On the Origin of Clothes Moths, Carpet Beetles and Similar Household Pests
It is an established fact that many insects which are now serious pests were once harmless species living on wild plants and other ”natural” sources of food. As soon as mankind provided their natural food, or at least an adequate substitute for their natural food, in bulk by cultivating plants, these animals were able to multiply to such an extent that they became a very serious problem. A well-known example is the Colorado Beetle (Leptinotarsa decemlineata) which originally lived in North America on a few wild species of Solanaceæ, but later attacked the introduced potato plants and thus became the worst insect pest of potato crops, not only in its native country, but also in Europe. Clothes Moths and Carpet Beetles are also serious pests because they are highly specialised in their nutritional requirements and use the protein keratin as a staple food. Keratin also happens to be the main constituent of wool and hair, the essential fibres for our winter clothing, our blankets, carpets, rugs, upholstered furniture and other textile materials, fur goods, etc. It goes without saying that these articles only became available at the time when prehistoric man started to use animal skins as clothing and to live in more or less permanent settlements. It is most unlikely that the evolution of the Clothes Moths and Carpet Beetles coincided with the early history of human civilisation. Consequently only the alternative remains, viz., that these insects were already living on accumulations of keratinaceous material available in nature and only became pests because man, most conveniently from the point of view of the insects, assembled considerable quantities of wool and hair.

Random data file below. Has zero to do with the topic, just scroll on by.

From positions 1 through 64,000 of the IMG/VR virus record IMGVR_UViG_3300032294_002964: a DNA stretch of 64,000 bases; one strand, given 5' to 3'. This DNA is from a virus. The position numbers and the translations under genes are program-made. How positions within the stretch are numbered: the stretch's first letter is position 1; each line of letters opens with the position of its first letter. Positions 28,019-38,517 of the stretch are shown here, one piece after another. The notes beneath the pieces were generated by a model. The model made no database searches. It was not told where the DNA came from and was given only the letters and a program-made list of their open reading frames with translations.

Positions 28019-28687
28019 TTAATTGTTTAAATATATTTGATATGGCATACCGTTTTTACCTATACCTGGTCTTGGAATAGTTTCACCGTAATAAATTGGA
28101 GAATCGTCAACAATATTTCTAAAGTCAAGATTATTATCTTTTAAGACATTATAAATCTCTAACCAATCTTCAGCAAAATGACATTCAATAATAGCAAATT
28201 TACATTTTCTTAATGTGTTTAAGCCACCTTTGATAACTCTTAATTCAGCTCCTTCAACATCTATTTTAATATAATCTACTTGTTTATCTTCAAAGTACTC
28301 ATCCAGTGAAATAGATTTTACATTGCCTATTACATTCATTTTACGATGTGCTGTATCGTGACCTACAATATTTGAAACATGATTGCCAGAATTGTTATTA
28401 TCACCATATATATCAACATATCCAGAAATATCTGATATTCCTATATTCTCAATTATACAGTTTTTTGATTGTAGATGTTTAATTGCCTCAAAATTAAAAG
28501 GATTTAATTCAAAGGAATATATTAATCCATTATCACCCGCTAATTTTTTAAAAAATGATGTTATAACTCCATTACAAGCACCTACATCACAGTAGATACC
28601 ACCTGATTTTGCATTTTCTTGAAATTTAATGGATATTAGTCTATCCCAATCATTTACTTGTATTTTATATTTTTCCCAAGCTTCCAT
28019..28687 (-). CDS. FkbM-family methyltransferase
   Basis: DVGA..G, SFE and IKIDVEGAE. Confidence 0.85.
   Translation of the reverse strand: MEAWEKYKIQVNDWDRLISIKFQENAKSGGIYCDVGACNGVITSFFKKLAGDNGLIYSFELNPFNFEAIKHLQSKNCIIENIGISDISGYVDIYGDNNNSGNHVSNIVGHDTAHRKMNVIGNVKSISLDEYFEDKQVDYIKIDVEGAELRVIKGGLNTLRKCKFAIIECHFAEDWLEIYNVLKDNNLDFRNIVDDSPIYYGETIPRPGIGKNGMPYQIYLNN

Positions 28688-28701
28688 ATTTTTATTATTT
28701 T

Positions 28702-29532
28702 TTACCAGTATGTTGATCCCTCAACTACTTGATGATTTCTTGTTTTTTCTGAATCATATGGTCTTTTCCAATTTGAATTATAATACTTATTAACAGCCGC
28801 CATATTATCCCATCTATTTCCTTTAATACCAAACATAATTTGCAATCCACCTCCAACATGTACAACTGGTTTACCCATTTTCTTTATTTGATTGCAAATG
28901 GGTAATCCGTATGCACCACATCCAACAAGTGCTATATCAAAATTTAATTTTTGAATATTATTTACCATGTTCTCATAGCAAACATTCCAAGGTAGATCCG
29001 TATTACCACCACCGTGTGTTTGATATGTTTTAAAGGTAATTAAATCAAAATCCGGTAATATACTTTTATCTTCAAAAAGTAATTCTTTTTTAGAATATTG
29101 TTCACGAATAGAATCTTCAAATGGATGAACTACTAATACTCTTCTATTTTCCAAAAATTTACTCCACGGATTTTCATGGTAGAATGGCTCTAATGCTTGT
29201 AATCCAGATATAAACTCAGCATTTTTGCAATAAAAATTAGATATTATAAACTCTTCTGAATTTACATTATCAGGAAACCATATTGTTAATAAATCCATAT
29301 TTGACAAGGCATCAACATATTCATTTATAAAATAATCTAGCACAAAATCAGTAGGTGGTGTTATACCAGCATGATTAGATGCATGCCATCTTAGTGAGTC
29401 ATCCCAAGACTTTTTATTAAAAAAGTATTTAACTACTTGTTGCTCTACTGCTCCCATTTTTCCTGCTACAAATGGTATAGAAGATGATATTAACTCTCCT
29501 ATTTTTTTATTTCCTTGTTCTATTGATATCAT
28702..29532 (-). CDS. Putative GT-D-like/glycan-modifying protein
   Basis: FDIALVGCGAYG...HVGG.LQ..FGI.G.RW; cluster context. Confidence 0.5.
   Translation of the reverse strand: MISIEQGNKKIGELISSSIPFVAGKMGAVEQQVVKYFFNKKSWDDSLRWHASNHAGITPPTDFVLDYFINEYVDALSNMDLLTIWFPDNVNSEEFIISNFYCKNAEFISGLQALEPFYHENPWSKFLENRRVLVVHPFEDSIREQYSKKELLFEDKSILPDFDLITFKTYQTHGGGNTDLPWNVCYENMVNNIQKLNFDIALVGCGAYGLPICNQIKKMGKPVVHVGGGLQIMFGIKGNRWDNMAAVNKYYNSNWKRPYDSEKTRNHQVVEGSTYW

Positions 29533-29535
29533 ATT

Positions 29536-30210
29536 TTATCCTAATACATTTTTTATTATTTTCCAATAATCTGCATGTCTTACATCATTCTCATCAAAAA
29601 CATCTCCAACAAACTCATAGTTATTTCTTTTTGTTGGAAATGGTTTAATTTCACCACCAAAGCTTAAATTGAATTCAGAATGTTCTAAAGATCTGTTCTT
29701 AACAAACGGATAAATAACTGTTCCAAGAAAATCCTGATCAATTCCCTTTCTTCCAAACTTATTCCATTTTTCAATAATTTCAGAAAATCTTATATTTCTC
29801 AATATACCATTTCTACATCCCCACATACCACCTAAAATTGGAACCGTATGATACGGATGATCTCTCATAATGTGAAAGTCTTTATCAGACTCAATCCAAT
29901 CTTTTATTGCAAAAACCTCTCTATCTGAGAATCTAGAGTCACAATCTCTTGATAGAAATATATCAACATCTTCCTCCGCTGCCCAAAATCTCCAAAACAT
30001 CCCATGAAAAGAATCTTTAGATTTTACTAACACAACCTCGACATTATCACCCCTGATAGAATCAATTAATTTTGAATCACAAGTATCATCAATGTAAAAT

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Meeuse, A.D.J. (1952). On the Origin of Clothes Moths, Carpet Beetles and Similar Household Pests. Beaufortia, 1(15), 1–8.